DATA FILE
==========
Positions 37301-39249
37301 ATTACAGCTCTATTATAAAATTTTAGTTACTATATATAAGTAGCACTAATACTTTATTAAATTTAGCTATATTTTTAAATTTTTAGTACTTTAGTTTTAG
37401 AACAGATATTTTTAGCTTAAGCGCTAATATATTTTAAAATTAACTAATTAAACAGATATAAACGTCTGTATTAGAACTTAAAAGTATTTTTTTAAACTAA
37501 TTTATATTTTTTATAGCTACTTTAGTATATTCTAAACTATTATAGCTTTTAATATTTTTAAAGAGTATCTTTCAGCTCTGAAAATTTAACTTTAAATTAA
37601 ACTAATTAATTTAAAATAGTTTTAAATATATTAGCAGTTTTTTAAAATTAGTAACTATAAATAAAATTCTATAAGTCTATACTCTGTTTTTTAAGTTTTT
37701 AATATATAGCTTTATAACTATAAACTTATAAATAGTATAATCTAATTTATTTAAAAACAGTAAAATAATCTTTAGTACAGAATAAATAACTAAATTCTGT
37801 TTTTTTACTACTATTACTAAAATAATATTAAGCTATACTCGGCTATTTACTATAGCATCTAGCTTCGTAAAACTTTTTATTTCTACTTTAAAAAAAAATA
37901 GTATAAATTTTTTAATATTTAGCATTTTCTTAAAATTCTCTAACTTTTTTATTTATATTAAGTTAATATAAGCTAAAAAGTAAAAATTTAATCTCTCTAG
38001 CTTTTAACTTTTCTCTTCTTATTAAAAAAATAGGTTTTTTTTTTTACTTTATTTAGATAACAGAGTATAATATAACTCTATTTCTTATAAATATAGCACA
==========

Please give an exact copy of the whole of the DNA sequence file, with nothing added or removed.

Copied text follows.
Positions 37301-39249
37301 ATTACAGCTCTATTATAAAATTTTAGTTACTATATATAAGTAGCACTAATACTTTATTAAATTTAGCTATATTTTTAAATTTTTAGTACTTTAGTTTTAG
37401 AACAGATATTTTTAGCTTAAGCGCTAATATATTTTAAAATTAACTAATTAAACAGATATAAACGTCTGTATTAGAACTTAAAAGTATTTTTTTAAACTAA
37501 TTTATATTTTTTATAGCTACTTTAGTATATTCTAAACTATTATAGCTTTTAATATTTTTAAAGAGTATCTTTCAGCTCTGAAAATTTAACTTTAAATTAA
37601 ACTAATTAATTTAAAATAGTTTTAAATATATTAGCAGTTTTTTAAAATTAGTAACTATAAATAAAATTCTATAAGTCTATACTCTGTTTTTTAAGTTTTT
37701 AATATATAGCTTTATAACTATAAACTTATAAATAGTATAATCTAATTTATTTAAAAACAGTAAAATAATCTTTAGTACAGAATAAATAACTAAATTCTGT
37801 TTTTTTACTACTATTACTAAAATAATATTAAGCTATACTCGGCTATTTACTATAGCATCTAGCTTCGTAAAACTTTTTATTTCTACTTTAAAAAAAAATA
37901 GTATAAATTTTTTAATATTTAGCATTTTCTTAAAATTCTCTAACTTTTTTATTTATATTAAGTTAATATAAGCTAAAAAGTAAAAATTTAATCTCTCTAG
38001 CTTTTAACTTTTCTCTTCTTATTAAAAAAATAGGTTTTTTTTTTTACTTTATTTAGATAACAGAGTATAATATAACTCTATTTCTTATAAATATAGCACA